Gadsden State announces chief for new PD

May 30—Gadsden State Community College has named a new police chief for its new police department for the institution.

GSCC announced last Friday that the college's president Dr. Kathy Murphy had appointed Jay Freeman to the position, effective June 26.

Freeman comes with 16 years experience as a police officer, most recently working as a captain under the investigations division at the Southside Police Department. He will be ceremonially sworn in to the position on a date to be announced later.

"In my position as captain at the Southside Police Department, I've had the opportunity to safeguard the well-being of citizens and establish a safe and secure environment," Freeman stated in the release, further commenting that he was eager to "extend this dedication" to the staff and students at GSCC.

Freeman said he's always desired to keep his community safe and has had a strong sense of community service from a young age.

"I've always wanted to be part of something greater than myself," Freeman stated in the news release.

Murphy stated that she was "delighted" to count the chief as part of the GSCC team and expressed optimism in his ability to build a successful unit for the institution's first police department.

"We believe his past work experience and his passion for public safety and security make him the best person for this new role at Gadsden State," Murphy stated in the release.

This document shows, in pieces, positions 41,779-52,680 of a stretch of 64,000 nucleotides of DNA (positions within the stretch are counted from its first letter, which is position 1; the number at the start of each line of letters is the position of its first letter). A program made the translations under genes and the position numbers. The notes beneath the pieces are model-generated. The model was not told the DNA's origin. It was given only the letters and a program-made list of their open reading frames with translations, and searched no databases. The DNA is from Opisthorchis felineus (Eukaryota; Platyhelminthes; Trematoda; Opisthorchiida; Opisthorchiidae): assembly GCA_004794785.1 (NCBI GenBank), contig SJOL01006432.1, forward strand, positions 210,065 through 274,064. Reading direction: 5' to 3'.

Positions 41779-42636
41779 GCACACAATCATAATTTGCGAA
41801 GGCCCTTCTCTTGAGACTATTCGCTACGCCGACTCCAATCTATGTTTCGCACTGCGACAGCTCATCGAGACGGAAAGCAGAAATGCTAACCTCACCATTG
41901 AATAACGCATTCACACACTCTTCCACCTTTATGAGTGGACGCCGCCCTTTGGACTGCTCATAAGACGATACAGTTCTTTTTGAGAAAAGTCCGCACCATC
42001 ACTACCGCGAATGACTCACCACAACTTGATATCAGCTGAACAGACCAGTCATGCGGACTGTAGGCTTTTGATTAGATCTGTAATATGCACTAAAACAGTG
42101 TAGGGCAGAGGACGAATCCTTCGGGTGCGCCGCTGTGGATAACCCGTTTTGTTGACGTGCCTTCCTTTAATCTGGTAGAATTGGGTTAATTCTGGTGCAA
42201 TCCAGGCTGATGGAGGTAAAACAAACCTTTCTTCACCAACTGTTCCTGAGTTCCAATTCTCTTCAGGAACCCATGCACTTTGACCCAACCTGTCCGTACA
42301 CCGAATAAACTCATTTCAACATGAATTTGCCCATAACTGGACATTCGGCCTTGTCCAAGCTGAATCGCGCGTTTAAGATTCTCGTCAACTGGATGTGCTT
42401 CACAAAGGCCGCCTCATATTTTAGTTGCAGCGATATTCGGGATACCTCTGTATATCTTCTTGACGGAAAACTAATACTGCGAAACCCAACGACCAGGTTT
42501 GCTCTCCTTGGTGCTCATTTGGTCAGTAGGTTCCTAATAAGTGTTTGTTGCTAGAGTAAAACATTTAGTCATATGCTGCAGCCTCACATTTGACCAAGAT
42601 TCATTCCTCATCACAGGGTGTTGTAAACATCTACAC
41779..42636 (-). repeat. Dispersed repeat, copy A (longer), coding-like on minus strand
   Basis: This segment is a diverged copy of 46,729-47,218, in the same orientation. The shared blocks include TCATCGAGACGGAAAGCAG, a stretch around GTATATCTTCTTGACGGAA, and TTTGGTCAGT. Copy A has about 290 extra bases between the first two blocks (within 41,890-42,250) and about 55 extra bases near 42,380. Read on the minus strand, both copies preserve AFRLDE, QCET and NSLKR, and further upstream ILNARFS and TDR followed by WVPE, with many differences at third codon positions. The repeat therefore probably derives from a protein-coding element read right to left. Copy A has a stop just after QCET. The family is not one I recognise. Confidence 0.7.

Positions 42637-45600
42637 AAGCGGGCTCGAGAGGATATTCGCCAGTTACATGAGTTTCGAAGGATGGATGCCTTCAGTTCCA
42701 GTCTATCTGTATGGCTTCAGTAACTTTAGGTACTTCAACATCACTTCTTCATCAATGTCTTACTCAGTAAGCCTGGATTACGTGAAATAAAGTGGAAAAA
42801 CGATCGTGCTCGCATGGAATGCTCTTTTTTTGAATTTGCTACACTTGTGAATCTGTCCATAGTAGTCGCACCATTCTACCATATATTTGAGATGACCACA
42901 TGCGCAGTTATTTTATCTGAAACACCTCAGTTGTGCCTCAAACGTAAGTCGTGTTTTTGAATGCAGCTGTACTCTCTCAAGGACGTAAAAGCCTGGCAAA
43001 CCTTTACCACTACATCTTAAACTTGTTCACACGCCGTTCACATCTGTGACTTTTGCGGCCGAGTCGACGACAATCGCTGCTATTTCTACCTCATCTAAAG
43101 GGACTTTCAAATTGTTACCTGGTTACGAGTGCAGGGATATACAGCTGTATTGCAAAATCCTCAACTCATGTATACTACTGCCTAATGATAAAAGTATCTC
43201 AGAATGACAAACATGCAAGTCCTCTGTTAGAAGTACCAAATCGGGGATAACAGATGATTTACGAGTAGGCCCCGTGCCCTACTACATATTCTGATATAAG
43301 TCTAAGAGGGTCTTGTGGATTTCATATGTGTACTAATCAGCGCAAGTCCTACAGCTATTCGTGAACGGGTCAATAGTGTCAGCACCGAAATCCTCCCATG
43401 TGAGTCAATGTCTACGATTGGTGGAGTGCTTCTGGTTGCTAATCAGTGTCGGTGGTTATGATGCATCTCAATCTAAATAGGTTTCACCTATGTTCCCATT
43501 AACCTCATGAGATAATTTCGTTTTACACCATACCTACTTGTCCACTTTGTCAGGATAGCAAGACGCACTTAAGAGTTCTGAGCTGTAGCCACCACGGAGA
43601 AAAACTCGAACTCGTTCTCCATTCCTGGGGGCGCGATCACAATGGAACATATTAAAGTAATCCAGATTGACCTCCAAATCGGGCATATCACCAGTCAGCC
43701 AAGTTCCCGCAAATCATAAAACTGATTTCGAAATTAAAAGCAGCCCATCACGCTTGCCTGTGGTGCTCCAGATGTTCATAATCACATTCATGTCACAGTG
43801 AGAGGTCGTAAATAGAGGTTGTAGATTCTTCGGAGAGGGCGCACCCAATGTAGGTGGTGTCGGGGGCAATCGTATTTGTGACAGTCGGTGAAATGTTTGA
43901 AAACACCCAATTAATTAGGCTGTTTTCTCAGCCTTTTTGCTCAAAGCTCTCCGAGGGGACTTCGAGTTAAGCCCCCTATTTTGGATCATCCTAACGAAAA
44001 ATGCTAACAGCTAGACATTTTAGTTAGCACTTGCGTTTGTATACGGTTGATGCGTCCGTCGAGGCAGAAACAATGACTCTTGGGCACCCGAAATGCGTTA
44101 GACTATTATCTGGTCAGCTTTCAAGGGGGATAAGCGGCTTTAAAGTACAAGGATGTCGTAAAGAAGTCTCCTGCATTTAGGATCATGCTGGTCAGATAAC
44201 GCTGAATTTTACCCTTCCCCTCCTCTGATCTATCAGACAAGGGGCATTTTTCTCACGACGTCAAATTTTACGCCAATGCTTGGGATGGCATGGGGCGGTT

News came of the school's new police division earlier this year in March, when GSCC announced that the new department would police all five campuses and would merge the existing security department with the newly formed unit. The release stated that the decision was made for the purpose of "increasing the level of protection for the college community."

Gadsden State Community College is the fifth largest community college in the state, according to Community College Review.

The new police on campus will also have arresting power, whereas the former campus security did not, according to the release.

"We can have sworn officers on our campuses who will conduct complex misdemeanor and felony investigations," Murphy stated in the release. "They will have a strong presence that will hinder criminal activity. Just having them on campus should make our students and our employees feel safe and secure."

Freeman's training and experience lends him a unique perspective for managing a police force in an educational environment.

For example, Freeman comes with extensive training with the FBI Law Enforcement Executive Development Association, completing the FBI Instructor Development course, the Command Leadership Institute and the Supervisor Institute, the release states.

Additionally, Freeman teaches as an instructor at JSU's Northeast Alabama Law Enforcement Academy. He also serves as an active shooter instructor at the Federal Law Enforcement Training Centers.

Staff Writer Ashley Morrison: 256-236-1551. On Twitter: @AshMorrison1105.